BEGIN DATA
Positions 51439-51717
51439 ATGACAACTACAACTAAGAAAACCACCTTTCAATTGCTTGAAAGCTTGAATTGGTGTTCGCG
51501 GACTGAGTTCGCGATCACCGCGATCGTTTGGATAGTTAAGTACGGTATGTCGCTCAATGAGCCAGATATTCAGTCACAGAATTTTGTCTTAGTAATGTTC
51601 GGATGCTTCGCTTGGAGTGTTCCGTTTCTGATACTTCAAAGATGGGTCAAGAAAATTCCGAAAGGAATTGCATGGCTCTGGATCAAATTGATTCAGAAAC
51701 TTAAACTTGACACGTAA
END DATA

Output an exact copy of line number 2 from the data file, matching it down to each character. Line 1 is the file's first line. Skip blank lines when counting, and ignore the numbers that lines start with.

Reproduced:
51439 ATGACAACTACAACTAAGAAAACCACCTTTCAATTGCTTGAAAGCTTGAATTGGTGTTCGCG